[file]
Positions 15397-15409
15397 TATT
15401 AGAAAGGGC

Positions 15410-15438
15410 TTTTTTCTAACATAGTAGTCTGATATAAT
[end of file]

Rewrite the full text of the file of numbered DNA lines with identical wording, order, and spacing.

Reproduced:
Positions 15397-15409
15397 TATT
15401 AGAAAGGGC

Positions 15410-15438
15410 TTTTTTCTAACATAGTAGTCTGATATAAT